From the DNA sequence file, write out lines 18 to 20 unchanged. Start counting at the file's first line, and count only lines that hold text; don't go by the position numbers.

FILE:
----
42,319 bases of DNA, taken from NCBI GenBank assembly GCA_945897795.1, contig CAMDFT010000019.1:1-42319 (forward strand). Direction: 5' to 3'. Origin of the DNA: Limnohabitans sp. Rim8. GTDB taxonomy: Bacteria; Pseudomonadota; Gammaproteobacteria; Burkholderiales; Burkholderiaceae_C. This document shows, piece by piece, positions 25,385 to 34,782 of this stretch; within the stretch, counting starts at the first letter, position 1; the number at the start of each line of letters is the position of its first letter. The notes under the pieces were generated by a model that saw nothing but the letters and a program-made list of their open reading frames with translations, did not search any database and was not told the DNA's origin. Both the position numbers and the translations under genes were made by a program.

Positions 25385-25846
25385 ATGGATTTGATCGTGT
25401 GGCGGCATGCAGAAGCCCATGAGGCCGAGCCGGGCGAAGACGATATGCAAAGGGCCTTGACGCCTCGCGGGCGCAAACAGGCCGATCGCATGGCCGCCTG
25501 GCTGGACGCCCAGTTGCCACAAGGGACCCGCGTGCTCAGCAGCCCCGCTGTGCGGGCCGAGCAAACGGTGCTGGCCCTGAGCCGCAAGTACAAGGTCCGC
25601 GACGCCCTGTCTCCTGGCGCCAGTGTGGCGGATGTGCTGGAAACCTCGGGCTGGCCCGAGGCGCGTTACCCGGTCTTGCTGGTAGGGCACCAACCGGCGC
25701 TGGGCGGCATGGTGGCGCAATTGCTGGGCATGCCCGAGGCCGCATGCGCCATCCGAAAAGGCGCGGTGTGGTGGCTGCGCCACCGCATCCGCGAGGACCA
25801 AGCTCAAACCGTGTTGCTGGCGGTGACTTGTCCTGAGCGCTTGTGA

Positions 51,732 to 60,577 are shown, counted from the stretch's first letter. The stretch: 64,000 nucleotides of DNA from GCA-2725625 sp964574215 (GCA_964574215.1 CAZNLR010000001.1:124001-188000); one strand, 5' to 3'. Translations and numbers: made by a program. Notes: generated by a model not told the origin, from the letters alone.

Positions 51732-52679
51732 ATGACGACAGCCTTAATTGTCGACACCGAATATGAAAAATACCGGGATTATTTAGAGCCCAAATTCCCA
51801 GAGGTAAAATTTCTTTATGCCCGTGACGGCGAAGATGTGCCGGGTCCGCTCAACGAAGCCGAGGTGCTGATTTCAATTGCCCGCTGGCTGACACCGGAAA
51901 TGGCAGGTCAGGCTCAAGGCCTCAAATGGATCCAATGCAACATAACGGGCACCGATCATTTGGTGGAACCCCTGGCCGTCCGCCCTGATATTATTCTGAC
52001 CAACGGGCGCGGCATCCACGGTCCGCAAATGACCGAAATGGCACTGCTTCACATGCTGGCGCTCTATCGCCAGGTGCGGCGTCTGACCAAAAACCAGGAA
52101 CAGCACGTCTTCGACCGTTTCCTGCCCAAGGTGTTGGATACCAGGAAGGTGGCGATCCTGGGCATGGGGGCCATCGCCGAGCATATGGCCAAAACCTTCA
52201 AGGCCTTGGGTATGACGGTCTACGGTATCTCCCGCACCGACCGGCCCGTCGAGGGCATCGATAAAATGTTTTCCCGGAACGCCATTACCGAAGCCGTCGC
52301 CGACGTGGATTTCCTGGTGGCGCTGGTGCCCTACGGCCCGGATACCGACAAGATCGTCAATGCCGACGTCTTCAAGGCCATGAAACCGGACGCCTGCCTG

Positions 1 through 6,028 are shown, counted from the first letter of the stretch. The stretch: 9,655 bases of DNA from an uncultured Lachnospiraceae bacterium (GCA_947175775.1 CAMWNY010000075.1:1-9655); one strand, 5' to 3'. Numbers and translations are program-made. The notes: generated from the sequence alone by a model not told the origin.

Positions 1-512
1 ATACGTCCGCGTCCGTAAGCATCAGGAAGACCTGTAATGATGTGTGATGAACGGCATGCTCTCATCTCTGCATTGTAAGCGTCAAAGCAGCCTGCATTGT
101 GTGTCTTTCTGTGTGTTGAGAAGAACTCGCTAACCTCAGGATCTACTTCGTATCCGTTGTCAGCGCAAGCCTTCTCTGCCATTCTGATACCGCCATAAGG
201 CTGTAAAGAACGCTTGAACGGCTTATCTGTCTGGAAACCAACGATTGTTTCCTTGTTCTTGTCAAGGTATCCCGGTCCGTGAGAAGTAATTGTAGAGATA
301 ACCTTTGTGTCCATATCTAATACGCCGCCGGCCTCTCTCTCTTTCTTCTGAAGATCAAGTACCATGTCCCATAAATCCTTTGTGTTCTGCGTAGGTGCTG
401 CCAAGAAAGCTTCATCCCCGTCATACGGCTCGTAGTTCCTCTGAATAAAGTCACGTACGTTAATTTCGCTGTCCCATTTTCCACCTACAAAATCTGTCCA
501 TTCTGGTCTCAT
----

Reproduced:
Positions 1 through 6,028 are shown, counted from the first letter of the stretch. The stretch: 9,655 bases of DNA from an uncultured Lachnospiraceae bacterium (GCA_947175775.1 CAMWNY010000075.1:1-9655); one strand, 5' to 3'. Numbers and translations are program-made. The notes: generated from the sequence alone by a model not told the origin.

Positions 1-512
1 ATACGTCCGCGTCCGTAAGCATCAGGAAGACCTGTAATGATGTGTGATGAACGGCATGCTCTCATCTCTGCATTGTAAGCGTCAAAGCAGCCTGCATTGT